Lastly, constantly pointing out worth inequality doesn't really indicate any long term path to remedies. More taxes? Republicans fight even mild increase in taxes on the income of the wealthy tooth and nail, so no increase on total worth will gain ground politically. And any substantial tax that required the Buffetts or the Gateses of the world to divest would drive stock prices down as they flooded the market with stock or real estate. Sorry, that $10,000 in Microsoft stock you diligently saved for, its worth $7500 now. So even if the Wall Street Protests gain ground, exactly what will they do with that political power to promote spreading of wealth?

So you can see that statistics and essays comparing worth are, well, worthless. They mix statistics to confuse the reader, they refuse to take into account the consumer mentality prevalent in the United States, and never mention any solid remedies. I'm all for moving people up the socio-economic ladder, but lets start with something more concrete than discussions of worth.

Wednesday, July 27, 2011

Reading List

Well I've just come from The Art of Manliness and their reading list, so I was inspired to put together my own. I haven't tried to rank them. This list is more of books that people actually read, not just say they've read.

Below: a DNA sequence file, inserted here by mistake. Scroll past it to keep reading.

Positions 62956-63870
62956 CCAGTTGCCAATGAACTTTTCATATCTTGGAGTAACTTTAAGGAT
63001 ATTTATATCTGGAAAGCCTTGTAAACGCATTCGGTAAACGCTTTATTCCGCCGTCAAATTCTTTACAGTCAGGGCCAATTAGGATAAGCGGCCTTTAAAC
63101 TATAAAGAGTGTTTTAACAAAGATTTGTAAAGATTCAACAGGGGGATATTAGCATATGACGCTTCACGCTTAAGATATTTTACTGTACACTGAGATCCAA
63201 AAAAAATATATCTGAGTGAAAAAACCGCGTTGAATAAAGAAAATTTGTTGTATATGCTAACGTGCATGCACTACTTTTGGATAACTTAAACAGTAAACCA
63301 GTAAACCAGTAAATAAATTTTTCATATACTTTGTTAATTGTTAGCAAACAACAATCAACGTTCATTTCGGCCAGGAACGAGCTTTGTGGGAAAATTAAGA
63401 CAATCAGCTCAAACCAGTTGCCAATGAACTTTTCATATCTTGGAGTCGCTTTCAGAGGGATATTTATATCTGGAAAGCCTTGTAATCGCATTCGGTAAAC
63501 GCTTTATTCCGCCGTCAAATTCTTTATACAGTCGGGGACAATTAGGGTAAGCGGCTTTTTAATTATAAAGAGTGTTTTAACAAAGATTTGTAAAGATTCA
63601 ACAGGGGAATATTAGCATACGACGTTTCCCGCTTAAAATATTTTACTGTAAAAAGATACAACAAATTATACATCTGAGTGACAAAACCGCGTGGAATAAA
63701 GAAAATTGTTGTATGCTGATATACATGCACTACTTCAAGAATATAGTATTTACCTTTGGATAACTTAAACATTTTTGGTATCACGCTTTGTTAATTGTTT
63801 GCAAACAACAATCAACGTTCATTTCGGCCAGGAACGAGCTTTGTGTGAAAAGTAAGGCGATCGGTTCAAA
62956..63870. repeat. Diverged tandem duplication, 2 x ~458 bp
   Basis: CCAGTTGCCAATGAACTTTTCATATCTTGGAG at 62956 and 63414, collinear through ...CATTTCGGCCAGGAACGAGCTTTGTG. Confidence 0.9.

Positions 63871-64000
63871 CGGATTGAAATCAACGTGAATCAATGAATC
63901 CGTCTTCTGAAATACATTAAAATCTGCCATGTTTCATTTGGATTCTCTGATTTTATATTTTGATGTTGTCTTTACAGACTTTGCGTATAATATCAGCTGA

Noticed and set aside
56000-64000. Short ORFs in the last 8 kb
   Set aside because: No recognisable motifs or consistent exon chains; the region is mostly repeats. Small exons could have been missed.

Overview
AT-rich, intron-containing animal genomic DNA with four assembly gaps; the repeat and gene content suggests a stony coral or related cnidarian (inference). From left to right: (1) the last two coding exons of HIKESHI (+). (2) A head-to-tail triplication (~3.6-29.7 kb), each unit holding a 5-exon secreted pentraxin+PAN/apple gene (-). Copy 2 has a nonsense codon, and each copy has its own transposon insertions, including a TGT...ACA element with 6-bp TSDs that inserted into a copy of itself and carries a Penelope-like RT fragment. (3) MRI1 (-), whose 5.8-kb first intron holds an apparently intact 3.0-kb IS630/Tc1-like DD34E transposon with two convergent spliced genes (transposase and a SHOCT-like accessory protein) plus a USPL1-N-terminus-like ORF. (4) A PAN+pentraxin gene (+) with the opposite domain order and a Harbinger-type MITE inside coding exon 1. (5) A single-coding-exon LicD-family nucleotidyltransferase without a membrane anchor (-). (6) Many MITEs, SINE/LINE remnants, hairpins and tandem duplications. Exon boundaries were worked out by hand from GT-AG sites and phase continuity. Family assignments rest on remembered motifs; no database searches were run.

Starship Troopers by Robert Heinlein - pro- military
The Forever War by Joe Haldeman - anti-military
Old Man's War by John Scalzi - third view of war
With Fire and Sword by Henyrk Sienkiewicz - 19th century adventure novel
1984 by George Orwell - brutal dictatorship
Brave New World by Aldous Huxley - dictatorship of comfort and free sex
Catch-22 - by Joseph Heller -anti-military and founded a new phrase
The Curse of Chalion - Lois McMaster Bujold - what it really means to do God's will
Dune by Frank Herbert - Messiah in space
Double Star by Robert Heinlein - doing your duty although it erases you.
War and Peace by Leo Tolstoy - human nature, and some comments on war
A Princess of Mars - by Edgar Rice Burroughs - honor, courage, rip-roaring adventure.
Tuf Voyaging - George R R Martin - for some reason, Haviland Tuf appeals to me.
Callahan's Cross Time Saloon - by Spider Robinson. Shared pain decreases.
Day of the Triffids by John Wynham - end of the world via biological warfare.
Huckleberry Finn - by Mark Twain
The Hobbit - J RR Tolkien - of course
Lord of the Rings - J R R Tolkien - natch.
Macbeth - Shakespeare - murder, treason, guilt!
Ender's Game - Orson Scott Card - kids are smarter than adults
A Wrinkle in Time - Madeleine L'Enge
Dracula - Bram Stoker
Startide Rising - David Brin
Have Space Suit - Will Travel by Robert Heinlein
Hyperion by Dan Simmons - kind of have to read the sequel Fall of Hyperion also
Watership Down - Robert Adams

Tuesday, July 12, 2011

Hero or Protagonist?

I've wondered on whether to use the term hero or protagonist when talking about writing. Both have their upsides and downsides.